When we know that our dogs are happy, we feel happier too. Even though we don’t speak the same language, dogs have plenty of signs and ways to express their feelings to us. We just need to read them.
A happy dog has a soft dreamy gaze and relaxed eyelids, his lips are loose, the forehead is wrinkle-free, his body is completely relaxed, the ears are floppy and the tail is raised to the mid-level and wagging, often so much that their entire behind seems to be wiggling and dancing.
A happy dog will seek engagement with you by greeting you with great enthusiasm, initiating fun time, play bowing or bringing a toy.
They will also enjoy their walks and meal times. And blissfully snooze for hours often stretching out on their backs to take most of your sofa.
And what about a stressed dog? Surprisingly, one of the first signs is an exaggerated yawn. A stressed pooch will have tension in his body, try to avoid eye contact, have enlarged pupils, raised eyebrows or tension in his forehead and ears, which he is likely to keep pulled back or erected and pointy (depending on a breed and situation).
The tail of a stressed dog may look limp and low.
Other signs include lip licking (especially if the stress is caused by fear), drooling, tight mouth, tensed body that may start trembling (some dogs also like to “shake it off” to release any tension), inability to settle, scratching, panting, vocalisation and reactivity to any sign of movement or any sound however minor.
They may struggle to relax or fall asleep. The changes in stress hormone levels can alter dogs’ appetite and ability to digest and utilise nutrients – some dogs refuse their food completely, others may develop odd eating habits.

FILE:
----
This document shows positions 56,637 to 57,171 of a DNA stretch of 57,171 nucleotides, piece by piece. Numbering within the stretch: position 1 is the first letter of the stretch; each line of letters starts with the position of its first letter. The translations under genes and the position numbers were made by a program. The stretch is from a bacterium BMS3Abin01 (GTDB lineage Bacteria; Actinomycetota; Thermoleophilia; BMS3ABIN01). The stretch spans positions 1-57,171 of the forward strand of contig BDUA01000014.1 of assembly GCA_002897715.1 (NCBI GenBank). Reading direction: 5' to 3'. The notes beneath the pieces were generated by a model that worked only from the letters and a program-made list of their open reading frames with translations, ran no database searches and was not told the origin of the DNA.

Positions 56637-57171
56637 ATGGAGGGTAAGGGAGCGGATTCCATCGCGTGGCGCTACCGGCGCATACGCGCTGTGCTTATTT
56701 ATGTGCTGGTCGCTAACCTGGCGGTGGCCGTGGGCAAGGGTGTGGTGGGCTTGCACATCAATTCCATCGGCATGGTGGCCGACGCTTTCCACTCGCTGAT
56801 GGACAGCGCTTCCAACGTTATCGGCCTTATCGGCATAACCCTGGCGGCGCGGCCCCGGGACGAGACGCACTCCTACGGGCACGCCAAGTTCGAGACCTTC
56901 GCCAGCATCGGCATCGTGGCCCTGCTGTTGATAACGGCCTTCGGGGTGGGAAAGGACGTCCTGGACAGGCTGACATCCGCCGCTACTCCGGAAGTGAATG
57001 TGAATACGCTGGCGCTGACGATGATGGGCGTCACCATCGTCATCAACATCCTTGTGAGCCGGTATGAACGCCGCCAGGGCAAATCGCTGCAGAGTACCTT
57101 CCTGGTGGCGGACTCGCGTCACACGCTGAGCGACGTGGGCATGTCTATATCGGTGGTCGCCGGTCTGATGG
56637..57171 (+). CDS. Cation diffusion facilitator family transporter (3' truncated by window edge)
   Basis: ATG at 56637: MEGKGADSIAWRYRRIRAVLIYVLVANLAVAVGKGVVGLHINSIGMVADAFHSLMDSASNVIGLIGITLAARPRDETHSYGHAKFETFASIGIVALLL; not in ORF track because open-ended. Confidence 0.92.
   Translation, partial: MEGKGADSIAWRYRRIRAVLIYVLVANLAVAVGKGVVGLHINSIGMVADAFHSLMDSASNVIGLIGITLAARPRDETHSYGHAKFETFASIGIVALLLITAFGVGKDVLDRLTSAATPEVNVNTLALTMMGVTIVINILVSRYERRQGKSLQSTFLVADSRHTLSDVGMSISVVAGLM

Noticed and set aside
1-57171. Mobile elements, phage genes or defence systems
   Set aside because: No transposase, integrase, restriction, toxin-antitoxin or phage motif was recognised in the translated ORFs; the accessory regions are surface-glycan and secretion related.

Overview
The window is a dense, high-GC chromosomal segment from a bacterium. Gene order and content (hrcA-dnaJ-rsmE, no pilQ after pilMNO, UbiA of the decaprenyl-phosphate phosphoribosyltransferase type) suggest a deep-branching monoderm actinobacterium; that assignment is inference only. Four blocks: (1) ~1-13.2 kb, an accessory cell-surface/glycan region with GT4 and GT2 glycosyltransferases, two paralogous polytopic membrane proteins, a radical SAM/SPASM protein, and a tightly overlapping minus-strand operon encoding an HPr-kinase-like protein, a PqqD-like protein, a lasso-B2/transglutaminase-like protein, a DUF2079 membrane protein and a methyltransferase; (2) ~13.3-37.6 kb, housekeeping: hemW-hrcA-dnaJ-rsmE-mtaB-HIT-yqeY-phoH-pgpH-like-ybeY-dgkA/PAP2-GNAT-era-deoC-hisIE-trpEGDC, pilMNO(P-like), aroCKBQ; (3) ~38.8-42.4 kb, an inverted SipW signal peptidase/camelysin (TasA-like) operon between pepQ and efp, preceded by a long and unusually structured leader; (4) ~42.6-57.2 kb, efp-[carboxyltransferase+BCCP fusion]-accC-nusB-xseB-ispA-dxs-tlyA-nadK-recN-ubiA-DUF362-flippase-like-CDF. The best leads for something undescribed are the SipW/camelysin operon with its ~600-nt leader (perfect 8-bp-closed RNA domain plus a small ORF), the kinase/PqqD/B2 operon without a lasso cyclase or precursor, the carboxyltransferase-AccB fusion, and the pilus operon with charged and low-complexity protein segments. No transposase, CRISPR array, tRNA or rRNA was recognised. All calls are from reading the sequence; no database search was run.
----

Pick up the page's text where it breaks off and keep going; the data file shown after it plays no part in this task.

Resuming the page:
Stressed dogs may start to destroy the furniture or rip out carpets as their way to relieve stress through chewing, others may suddenly forget their house training habits and urinate or defecate at home instead.
How to keep your pooch happy?
Feed your dog a complete balanced diet, so his body gets all the nutrients it needs for the happy brain.
Stick to a schedule, especially if your dog is prone to anxiety.
Choose activities that suit your dog’s age to avoid overstimulation.
Have at least one walk a day and allow your pooch to run and exercise depending on his age and physical abilities.
Visit new places, especially if your dog is an adventurer and enjoys these activities.
Move to the country. According to the 2020 study published in Scientific Reports, urban dogs were more fearful and stressed than the dogs living in more natural areas
Let your dog sniff! Sniffing is such a wonderful stress relief for all dogs. It helps them to relax yet keeps the brain happily stimulated.
Use mental stimulation games – anything from sprinkling a handful of kibble in the grass for the dog to find to using puzzle toys to taking a few agility lessons. Dogs love to learn, so let them do it! Learning and exploring in a safe environment plus plenty of praise helps a dog to build his confidence and feel positive towards changing environments and situations. Remember to use positive reward-based methods of training – not punishment of any kind.
Let your pooch enjoy a safe chew or a stuffed toy – licking and chewing are really relaxing.
Don’t skip on annual vet checks and preventative treatments. A healthy pooch is a happy pooch!
Spent some quality time with your dog every day – playing, cuddling, walking – anything that makes both of you happy.
Give your dog a massage. Many canines enjoy these touches and find them extremely relaxing.
Play a few tunes that dogs find relaxing. A study published in January 2020 showed that classical music has a calming effect on dogs, particularly those in stressful environments
Learn your dog’s habits – not every dog likes to be touched by strangers, some would rather share their time with people than dogs, others would prefer to avoid certain pooches or places.
Stay happy. Several studies pointed out that dogs synchronise their stress hormone levels with the ones of their owners (also known as emotional contagion), especially if you suffer from the long-term stress.